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Digital business disruption roils the manufacturing sector

David Foote, whose research advisory firm, Foote Partners LLC, specializes in tracking compensation for IT skills, knew digital business disruption was real when he started getting calls from companies like Fender Musical Instruments Corp.

“Fender makes metal and wood products — musical instruments, amps. And they call me and say, ‘We’re putting together this digital group and we have no idea what to pay these people and how to reward them,'” Foote said. “‘Wait a minute,’ I said, ‘You’re a manufacturing company, what does this mean?'”

The storied guitar maker told Foote it wasn’t exactly sure, but it was looking for ways to grow its business. Guitar is a hard instrument to master. It had a couple of ideas for digital products that would make it easier for people to learn how to play — and help sell more guitars.

All corners of the manufacturing sector are seeking digital skills compensation data, Foote said, citing Lowe’s Companies Inc. and Honeywell International as two more examples. “Lowe’s is the store you walk into when you want to build a deck on the back of your house. We’re working with them and find out they’re doing stuff with NASA on all this crazy robotics stuff and 3D imaging,” he said. Honeywell, making a big push into the connected home market, now has “nine, very well-staffed digital innovation groups around the United States and Canada,” according to Foote.

“It’s not that people are doing digitization that’s so amazing. It’s that the companies calling us and asking for help now are hard-core manufacturing companies. They’re all getting into digital software, and things are getting serious,” he said.

GE picks up and moves to a digital hotspot

A marquee example of a hard core manufacturing company in the midst of business digital disruption is General Electric. Foote, who lives about five miles from what will soon be G.E.’s former headquarters in Fairfield, Conn., said the manufacturer’s move to Boston isn’t just about tax breaks. “They are going digital in a very big way and they want to put their headquarters closer to the action,” Foote said, referring to Boston’s thriving high-tech ecosystem.  Indeed, CEO Jeffrey Immelt recently asserted that the industrial powerhouse would be a “top 10 software company” by 2020.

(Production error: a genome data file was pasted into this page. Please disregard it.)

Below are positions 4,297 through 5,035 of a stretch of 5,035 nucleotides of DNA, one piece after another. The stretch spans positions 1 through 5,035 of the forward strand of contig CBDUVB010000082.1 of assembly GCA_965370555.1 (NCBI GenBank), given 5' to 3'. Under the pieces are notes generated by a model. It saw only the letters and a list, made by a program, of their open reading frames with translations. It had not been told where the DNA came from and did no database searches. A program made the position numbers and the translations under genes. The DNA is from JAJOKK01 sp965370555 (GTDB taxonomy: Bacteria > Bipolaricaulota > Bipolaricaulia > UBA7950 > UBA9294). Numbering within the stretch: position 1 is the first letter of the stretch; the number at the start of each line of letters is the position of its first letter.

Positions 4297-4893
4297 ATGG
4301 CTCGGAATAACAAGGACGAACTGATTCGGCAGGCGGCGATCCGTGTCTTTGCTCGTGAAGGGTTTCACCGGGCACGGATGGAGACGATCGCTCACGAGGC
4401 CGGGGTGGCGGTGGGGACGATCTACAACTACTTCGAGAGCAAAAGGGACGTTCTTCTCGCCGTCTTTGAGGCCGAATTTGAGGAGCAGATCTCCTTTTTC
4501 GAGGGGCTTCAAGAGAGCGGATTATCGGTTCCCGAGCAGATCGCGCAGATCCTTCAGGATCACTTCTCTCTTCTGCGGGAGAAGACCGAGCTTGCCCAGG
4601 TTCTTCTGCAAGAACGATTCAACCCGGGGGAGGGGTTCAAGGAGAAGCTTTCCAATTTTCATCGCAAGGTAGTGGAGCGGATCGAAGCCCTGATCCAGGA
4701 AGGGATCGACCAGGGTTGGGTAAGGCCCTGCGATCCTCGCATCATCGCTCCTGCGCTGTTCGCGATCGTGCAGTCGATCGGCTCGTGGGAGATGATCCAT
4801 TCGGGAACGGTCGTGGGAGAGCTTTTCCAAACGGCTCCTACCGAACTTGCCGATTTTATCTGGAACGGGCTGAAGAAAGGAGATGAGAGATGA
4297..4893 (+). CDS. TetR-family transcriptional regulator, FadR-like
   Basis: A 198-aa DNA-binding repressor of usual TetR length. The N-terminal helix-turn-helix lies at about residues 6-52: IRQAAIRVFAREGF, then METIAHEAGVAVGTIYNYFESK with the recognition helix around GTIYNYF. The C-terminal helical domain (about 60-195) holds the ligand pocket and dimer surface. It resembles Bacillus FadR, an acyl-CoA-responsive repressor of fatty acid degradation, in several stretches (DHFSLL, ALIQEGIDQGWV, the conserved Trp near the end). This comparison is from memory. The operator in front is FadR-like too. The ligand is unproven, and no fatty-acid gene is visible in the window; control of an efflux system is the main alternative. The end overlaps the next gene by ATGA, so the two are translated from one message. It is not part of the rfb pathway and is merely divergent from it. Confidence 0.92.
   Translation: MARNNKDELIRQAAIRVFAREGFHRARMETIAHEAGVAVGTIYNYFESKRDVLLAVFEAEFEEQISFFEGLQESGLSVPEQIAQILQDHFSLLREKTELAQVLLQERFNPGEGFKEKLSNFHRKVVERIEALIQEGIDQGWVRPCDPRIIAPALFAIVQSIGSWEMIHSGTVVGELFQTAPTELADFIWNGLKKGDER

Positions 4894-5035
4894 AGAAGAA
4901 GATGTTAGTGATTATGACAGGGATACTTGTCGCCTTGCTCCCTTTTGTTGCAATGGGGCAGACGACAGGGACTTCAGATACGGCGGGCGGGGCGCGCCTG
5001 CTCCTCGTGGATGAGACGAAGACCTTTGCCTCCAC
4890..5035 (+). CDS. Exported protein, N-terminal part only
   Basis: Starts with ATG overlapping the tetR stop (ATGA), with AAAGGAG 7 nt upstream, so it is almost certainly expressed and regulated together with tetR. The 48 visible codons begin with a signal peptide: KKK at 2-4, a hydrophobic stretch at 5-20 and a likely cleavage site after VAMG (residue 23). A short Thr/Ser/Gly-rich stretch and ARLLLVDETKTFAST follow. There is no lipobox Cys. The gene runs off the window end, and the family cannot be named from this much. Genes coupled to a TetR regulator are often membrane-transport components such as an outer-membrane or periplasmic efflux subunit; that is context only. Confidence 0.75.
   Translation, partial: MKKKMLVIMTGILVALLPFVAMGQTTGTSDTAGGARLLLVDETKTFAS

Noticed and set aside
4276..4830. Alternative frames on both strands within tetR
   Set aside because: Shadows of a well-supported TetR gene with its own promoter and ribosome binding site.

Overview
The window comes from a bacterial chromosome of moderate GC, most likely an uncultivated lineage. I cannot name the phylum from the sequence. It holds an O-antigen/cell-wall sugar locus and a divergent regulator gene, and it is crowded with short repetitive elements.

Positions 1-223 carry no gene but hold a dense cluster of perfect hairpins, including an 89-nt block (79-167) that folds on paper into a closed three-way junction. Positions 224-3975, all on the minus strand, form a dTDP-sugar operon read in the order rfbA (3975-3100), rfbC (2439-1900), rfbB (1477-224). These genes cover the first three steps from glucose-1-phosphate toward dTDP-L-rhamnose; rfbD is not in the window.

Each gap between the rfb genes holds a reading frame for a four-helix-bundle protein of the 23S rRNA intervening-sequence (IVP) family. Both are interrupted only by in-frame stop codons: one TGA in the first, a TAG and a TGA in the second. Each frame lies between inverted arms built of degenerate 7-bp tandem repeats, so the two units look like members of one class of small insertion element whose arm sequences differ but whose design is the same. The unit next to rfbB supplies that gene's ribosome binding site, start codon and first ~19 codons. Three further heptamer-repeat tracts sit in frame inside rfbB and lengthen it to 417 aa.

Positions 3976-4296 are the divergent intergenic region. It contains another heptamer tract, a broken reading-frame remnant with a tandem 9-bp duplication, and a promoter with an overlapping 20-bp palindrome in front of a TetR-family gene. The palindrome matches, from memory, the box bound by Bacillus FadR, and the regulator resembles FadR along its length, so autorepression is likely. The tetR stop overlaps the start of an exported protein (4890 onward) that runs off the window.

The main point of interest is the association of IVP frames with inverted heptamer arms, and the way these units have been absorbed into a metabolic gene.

(Of course, convincing the world that G.E. is going digital in a very big way won’t be easy, a reality wryly acknowledged in the company’s ad campaign, “What’s the Matter with Owen.”)

Digital skills held back by culture

As the manufacturing and other sectors come to terms with doing business in the digital era, the questions for companies and CIOs, as well as for Foote Partners, is what IT skills and roles are required to deal with digital business disruption, and what do companies need to pay these people to be competitive. But hiring the right people doesn’t necessarily put companies closer to digital transformation.

One example, said Foote, is the role of DevOps engineer. DevOps — the blending of tasks performed by a company’s application development and systems operations teams — has been around for a long time, but only recently has there been enough compensation data to follow the role of DevOps engineer.

Foote had long wondered why more companies hadn’t gone after a skill that would help them integrate their IT, operations and business strategy — and conceivably give them a competitive edge.

“Then I realized after talking to companies is that DevOps is really not a technical skill; it’s a whole mindset. And a lot of companies were really turned off by that, because they don’t adapt very well when they have to change. Change is tough.”

For more on which skills are hot, and which not, in digital business transformation, check out part two of this post, IT job skills, digital mind-set in short supply.”